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The Oldest Formations in Football

19th-century soccer wasn’t known for its defensive accolades. And a look at the oldest formations in the game shows how present a desire for attacking football was at the time. Teams were more eager than ever in the game’s history to get the ball in the opposition’s half and score goals. Notably, the first international soccer match displayed how important it was for teams to play the game in the opposition’s territory.

2 – 2 – 6

  • GK Robert Gardner (c)
  • BK William Ker
  • BK Joseph Taylor
  • HB James J. Thomson
  • HB James Smith
  • FW Robert Smith
  • FW Robert Leckie
  • FW Alex Rhind
  • FW Billy MacKinnon
  • FW Jerry Weir
  • FW David Wotherspoon

1 – 2 – 7

  • GK Robert Barker
  • BK Harwood Greenhalgh
  • HB Reginald Courtenay Welch
  • FW Frederick Maddison
  • FW William Maynard
  • FW John Brockbank
  • FW Charles Clegg
  • FW Arnold Kirke Smith
  • FW Cuthbert Ottaway (c)
  • FW Charles Chenery
  • FW Charles Morice
History of World Football

 1872-Scotland and England 

The 1872 fixture between Scotland and England would display a plethora of attacking intent. On the one hand, Scotland lined up in a 2-2-6 formation and bemused the English with style uncategorizable of the time. Remarkably, the Scottish took the more patient approach, organizing themselves in pairs, focusing on their partner to help them spring the ball up the field. On the other hand, England would line up in a 1 – 1 – 8 formation that periodically shifted to a 1 – 2 – 7. The English displayed a style centered around advancing the ball to the front men as quickly as possible. As a result, the forwards would focus on individual brilliance to sweep past the opposition’s defenders before finding a teammate.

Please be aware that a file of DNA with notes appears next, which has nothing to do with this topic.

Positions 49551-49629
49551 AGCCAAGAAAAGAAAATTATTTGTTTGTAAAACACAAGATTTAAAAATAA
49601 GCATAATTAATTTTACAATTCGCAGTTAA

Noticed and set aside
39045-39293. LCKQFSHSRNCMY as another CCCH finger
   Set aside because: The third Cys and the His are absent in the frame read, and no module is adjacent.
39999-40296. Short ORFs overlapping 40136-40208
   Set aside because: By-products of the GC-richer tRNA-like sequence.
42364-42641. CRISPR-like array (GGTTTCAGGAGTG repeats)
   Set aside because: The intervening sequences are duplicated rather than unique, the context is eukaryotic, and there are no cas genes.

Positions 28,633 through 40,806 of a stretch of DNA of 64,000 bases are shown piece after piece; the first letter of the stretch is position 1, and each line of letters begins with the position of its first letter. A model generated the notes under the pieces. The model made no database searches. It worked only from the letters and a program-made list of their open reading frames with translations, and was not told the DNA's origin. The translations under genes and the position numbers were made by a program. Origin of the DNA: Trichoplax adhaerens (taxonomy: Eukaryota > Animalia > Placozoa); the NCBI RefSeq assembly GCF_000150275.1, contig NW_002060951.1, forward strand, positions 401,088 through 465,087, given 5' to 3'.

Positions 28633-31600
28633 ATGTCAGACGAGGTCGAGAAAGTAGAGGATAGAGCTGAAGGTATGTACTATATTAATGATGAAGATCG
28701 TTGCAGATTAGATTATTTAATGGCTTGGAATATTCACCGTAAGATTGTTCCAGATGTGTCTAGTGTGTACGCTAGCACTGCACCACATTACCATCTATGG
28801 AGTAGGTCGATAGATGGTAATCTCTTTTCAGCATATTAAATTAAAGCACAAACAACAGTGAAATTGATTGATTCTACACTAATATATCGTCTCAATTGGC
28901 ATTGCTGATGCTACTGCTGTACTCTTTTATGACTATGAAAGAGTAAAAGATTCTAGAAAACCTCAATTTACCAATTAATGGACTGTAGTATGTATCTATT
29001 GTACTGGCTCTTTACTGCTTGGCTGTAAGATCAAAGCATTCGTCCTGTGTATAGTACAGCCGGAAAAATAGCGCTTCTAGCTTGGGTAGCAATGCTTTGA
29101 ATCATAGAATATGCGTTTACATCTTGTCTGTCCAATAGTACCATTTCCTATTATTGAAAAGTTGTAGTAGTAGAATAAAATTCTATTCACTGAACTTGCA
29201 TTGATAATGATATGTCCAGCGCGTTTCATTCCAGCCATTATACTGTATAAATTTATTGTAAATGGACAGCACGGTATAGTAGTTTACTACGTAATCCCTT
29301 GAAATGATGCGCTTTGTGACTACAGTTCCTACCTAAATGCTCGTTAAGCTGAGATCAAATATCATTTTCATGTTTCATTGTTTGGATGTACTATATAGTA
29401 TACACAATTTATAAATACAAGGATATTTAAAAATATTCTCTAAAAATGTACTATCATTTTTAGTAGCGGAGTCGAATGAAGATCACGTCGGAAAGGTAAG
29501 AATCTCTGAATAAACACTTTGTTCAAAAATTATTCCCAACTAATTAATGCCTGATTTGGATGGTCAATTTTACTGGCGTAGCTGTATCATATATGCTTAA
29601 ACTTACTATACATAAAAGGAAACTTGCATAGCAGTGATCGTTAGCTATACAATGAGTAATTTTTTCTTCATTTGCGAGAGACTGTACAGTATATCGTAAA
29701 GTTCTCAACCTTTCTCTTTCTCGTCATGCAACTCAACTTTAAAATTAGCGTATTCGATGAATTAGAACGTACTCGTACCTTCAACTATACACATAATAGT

Heavy on Dribbling

Both styles, even though unique in formation and emphasis, heavily relied on dribbling. Despite the many efforts from the teams, the match ended in an anticlimactic fashion. The game ended in a 0-0 draw. Essential to note is the offside rule drafted by the Football Association in 1863.

Offside Law 1867

When a player has kicked the ball, any one of the same side who is nearer to the opponent’s goal line is out of play and may not touch the ball himself, nor in any
way whatever prevent any other player from doing so, until he is in play; but no
player is out of play when the ball is kicked off from behind the goal line. 

~ An explanation for intermediate and advanced youth referees

The Classic Soccer Ball -1970 Adidas Telstar

Players were guilty of being offside if they were ahead of the ball when a teammate kicked it. Along with discouraging goaltending, the rule also forced the players to pass the ball sideways or dribble it up the field. It was not until 1925 that offside rule would see reform.

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